Everybody Likes Praises
I will start by quoting the father of American literature who said…“It is better to deserve honours and not have them than to have them and not deserve them.” I have never forgotten this Mark Twain’s quotation ever since I read it.
I have personally bagged some awards and I know how the feeling is when one is awarded or honoured for the good they have done for society. I won my first Literary Award in 2017, it was the Efo Kodjo Mawugbe's Prize in Drama, awarded by the Ghana Association of Writers (GAW). The feeling I had was so great because to have a jury made up of English Professors endorsing your book is something great to be happy about.
Actually, there is nothing wrong if one wants or likes awards or accolades provided they are working hard for them and the important thing is that the person being awarded or honoured has impacted lives enough or is fighting a great cause in favour of humanity.
Honours are good. If people are given recognition for their good works in society, I don’t think that there is anything wrong with it, because it will make them do more and even inspire other people or the younger ones to even do better. I am a big fan of the Nobel Prize which was created by Alfred Nobel to honour people who have done great works in the areas of peace, literature, medicine, chemistry and physics and in 1968, Sveriges Riksbank (Sweden’s central bank) established The Sveriges Riksbank Prize in Economic Sciences in Memory of Alfred Nobel.
Why am I a big fan of this Prize? I think I like it because it is a prize to support the good works or talents of people who endeavour to change the world or make it a better place for us all. For instance, the whole world is currently battling the Covid-19 pandemic and we have people who are currently in the laboratories working very hard to find a vaccine or a cure for this strange virus; if they eventually find a vaccine or a cure, it will save the world, hence making them deserving of any awards or honours in the world, including the Nobel Prize.
And apart from the medal and diploma, an amount of almost one million dollars ($1000000.00) is given to the awardee. This is what makes it very prestigious because that amount is life-changing and can help the recipient achieve more or do more for humanity. It will also make many other people aspire for higher heights or do great things which will be of great help to humanity.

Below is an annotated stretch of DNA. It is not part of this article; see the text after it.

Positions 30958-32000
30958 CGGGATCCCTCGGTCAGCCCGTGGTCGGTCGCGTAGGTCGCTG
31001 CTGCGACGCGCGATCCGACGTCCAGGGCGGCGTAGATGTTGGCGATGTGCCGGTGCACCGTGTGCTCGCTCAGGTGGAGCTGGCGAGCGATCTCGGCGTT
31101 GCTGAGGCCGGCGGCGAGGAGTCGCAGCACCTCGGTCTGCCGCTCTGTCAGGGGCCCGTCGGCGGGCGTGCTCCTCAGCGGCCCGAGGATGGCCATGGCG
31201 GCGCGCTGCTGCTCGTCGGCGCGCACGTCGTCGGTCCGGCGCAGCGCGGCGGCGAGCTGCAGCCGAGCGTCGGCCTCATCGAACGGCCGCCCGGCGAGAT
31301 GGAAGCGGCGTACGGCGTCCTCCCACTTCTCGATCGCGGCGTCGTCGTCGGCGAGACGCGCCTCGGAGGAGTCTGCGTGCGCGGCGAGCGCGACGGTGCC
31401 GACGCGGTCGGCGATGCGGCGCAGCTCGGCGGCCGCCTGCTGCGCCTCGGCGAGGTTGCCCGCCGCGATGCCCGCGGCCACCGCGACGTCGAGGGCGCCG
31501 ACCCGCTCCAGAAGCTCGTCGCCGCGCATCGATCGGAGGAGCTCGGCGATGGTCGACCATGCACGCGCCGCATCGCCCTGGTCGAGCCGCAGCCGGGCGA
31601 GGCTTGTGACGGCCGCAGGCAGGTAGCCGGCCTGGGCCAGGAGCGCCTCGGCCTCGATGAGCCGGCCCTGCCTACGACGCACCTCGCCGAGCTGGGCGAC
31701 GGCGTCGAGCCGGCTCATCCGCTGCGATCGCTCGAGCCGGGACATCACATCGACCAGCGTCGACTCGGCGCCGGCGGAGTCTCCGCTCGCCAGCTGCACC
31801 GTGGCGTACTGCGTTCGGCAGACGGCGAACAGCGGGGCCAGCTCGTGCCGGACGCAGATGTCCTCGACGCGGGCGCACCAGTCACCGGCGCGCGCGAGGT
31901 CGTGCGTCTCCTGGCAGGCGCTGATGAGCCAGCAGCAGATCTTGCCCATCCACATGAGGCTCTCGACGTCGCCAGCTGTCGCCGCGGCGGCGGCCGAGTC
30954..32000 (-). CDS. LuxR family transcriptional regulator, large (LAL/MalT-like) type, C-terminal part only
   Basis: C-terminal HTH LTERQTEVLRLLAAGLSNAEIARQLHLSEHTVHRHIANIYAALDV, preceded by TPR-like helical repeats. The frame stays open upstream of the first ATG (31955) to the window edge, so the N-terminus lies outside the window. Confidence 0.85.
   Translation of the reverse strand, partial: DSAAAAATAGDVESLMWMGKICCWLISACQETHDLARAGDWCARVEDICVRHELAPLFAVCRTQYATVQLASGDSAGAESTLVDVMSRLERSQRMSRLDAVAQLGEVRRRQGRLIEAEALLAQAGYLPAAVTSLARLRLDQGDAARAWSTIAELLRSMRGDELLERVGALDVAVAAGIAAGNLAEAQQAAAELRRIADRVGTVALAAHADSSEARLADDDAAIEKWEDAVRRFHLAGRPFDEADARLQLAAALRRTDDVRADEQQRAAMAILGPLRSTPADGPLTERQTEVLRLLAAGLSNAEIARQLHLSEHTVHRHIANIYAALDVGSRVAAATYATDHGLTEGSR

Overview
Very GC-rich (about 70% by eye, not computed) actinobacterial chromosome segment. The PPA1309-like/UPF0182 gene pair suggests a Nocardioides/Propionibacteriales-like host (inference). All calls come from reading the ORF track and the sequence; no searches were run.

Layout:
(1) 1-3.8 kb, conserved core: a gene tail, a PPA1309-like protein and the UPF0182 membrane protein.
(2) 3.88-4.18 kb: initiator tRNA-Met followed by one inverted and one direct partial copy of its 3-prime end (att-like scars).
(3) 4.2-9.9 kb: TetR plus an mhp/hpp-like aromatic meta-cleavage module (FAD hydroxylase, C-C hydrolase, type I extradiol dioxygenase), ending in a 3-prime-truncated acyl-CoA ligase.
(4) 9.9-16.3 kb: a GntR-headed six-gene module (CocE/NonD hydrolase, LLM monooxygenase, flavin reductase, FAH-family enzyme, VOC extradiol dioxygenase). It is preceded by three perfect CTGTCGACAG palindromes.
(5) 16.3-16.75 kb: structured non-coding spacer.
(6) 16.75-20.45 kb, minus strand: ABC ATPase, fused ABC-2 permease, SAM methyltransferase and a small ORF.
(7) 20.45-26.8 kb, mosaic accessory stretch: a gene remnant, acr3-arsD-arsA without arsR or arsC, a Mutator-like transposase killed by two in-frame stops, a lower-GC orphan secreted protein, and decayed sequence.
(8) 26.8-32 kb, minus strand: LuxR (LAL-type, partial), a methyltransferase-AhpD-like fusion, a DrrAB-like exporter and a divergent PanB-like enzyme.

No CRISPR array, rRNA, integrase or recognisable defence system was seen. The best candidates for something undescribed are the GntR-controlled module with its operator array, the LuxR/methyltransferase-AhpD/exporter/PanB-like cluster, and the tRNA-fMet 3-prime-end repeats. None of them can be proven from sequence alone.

In my opinion, any award scheme or institution that does not give a real prize to awardees is almost bogus because it defeats the very purpose of the award. What is the point if all I am getting is just a mere plaque or some citation?
I should feel very proud about any honours given to me for my hard work or achievements and I can only be very proud if there is something valuable attached to the award or recognition. But unfortunately, in Ghana, most of the institutions that give awards attach almost nothing valuable to the award. Just some mere plaques or citation and that is it.
It makes mockery of the award and the awardee because the award is really adding nothing valuable to the person's life. In that case, it is better not to award at all. It is not by force to award people who have done great works for humanity if you cannot add a real prize to it.
What is even more embarrassing now is that many award institutions or people who give out awards in Ghana want to use it to make money and this is obvious, because they ask the potential awardees to pay money to help them organise the award event. This does not make any sense to me;
you are awarding me for something great I have done, why should I pay you or support you to organise the event? Did I ask you to award me? If you do not have enough resources or sponsors to organise an award event, do not even start it, because it will make no real impact in the end.
Awards in Ghana are gradually losing their value. A time will come and no enlightened person will respect the awards given to hard-working Ghanaians, because the process used to give out awards to people is mostly loose. It seems anyone with any mediocre achievement can award or receive an award.
That brings me to the fake "2020 Global Leadership Service To Humanity Award" also called the "United Nations Kofi Annan Excellence Awards" doled out to some Ghanaian celebrities and academics on 28th August 2020, in Accra, held at the Alisa hotel. It is very unfortunate that learned men like the Vice-Chancellor of the University of Ghana, Prof. Ebenezer Oduro Owusu fell for this scam.
It is even more surprising that some popular musicians and journalists who are known for their exposure or due diligence also fell for this fake honour. It is a lesson to us all that due diligence is always necessary in all that we do, if not, we will still suffer such humiliations or shame in the future.
I will end here by saying that all the award institutions in Ghana or people who genuinely want to inspire achievers by giving them awards should attach a real value or prize to their award schemes and make the process of getting an award more stringent like many prestigious awards like the Nobel Prize, Grammys or Academy awards do.
If they cannot get well-established sponsors who will be willing to support them with the awards, then it is better they stop.
Nobody will look down on an award scheme if it is truly prestigious and comes with something very valuable. It is not a must to recognise hard-working people if you do not have what it takes to do that. Do not just award. Let the award have value…
Author of Madman and the Drunkards
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